- have a Student Allowance debt that you are not actively paying back.
- receiving or your partner is receiving either New Zealand Superannuation or Veterans Pension
- studying a postgraduate course
However, make sure you talk to us if any of these situations apply to you. There may be other types of financial assistance to help while you study.
Reapplying for a Student Allowance
You need to apply for the Student Allowance each time you enrol for a new period of study. Apply early, well before your course starts, even if you're still deciding what you're going to study.
You need to pass more than half of the work of a full-time tertiary course to get a Student Allowance again.
Withdrawing or reducing to part-time study
If you withdraw from your course, or reduce your work-load on a tertiary course that you get a Student Allowance for;
- you will need to have passed more than half of the work of a full-time course to get another Student Allowance and;
- the number of weeks you received the Student Allowance for will count towards your 200-week or 120-week entitlement.
If you have withdrawn from, or reduced to part-time on a secondary school course that you receive a Student Allowance for, the number of weeks you received the allowance for will count towards your 92 week limit but there is no performance measure for secondary school study.
Note if you didn’t pass more than half of your course due to reasons beyond your control, you may still be able to get another Student Allowance. You may also be eligible for an extension of your entitlement limit if you need extra time to complete your study.
Remember you must let us know as soon as you change your study plans.
Repaying your Student Allowance to keep future entitlement
If you withdraw from your course, or reduce your work-load you may choose to repay the Student Allowance you received for that course.
Repaying the allowance you received means we won’t look at whether you passed this course the next time you apply for a Student Allowance.
It also means that the amount of weeks you have repaid will be credited back to your entitlement limit.
To repay the Student Allowance received you need to:
- pay back all the after-tax amount of Student Allowance you received in respect of the course and;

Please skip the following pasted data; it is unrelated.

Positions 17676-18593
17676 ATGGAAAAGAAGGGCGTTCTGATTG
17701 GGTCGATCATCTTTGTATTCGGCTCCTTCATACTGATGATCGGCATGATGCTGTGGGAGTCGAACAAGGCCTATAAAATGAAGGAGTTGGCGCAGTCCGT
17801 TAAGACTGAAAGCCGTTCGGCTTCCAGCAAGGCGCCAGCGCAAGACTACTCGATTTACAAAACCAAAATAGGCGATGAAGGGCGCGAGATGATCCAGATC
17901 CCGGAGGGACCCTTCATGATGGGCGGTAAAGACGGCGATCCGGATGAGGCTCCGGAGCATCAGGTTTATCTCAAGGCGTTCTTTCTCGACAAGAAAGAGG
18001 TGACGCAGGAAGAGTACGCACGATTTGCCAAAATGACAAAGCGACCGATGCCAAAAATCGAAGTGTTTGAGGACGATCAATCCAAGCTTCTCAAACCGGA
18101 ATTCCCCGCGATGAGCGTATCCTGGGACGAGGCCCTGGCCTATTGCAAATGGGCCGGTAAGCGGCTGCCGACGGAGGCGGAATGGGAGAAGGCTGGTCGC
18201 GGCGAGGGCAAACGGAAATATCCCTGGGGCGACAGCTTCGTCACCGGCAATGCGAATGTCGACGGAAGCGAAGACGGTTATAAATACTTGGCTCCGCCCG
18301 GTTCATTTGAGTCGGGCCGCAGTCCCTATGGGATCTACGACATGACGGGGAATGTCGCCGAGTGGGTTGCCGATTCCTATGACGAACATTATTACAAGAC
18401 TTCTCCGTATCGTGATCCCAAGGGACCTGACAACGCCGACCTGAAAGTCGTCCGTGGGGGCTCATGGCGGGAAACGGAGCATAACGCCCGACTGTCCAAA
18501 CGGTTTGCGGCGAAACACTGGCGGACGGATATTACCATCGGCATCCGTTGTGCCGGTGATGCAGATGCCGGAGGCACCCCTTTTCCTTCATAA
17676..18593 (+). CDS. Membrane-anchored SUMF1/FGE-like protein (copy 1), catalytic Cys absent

- ensure that repayment is made within 12 months of the start of the course (where the course was one full academic year), or before the end of the course in every other case and;
- officially withdraw from the course or part of the course.
You need to let us know as soon as you change your study plans. When we stop your Student Allowance we will send you a letter explaining what you need to do if you wish to repay the allowance.
Note this provision does not apply where records show that you did not sit the final examination(s), or where you sat the examinations but failed.
To get the Student Allowance for study overseas your study programme must be approved by the Tertiary Education Commission, or the Ministry of Education. You will need to complete an Overseas Study application in addition to an application for Student Allowance.
As a tertiary student, you need to be:
- enrolled with a tertiary education provider in New Zealand
- studying a programme that's approved by the Tertiary Education Commission.
As a secondary student, you must:
- be studying through a recognised exchange organisation, and
- have attended a New Zealand secondary school prior to commencing the exchange programme. (Or within a reasonable timeframe, as determined by StudyLink, if a delay in commencement is due to a different secondary school year in the host country.)
You can find a list of approved exchange programmes on the Ministry of Education website.
The amount you can get overseas is the same as if you're studying in New Zealand.
When you apply online for study support, you will get an Overseas Study application form to complete if you qualify.
Download the Overseas Study application form: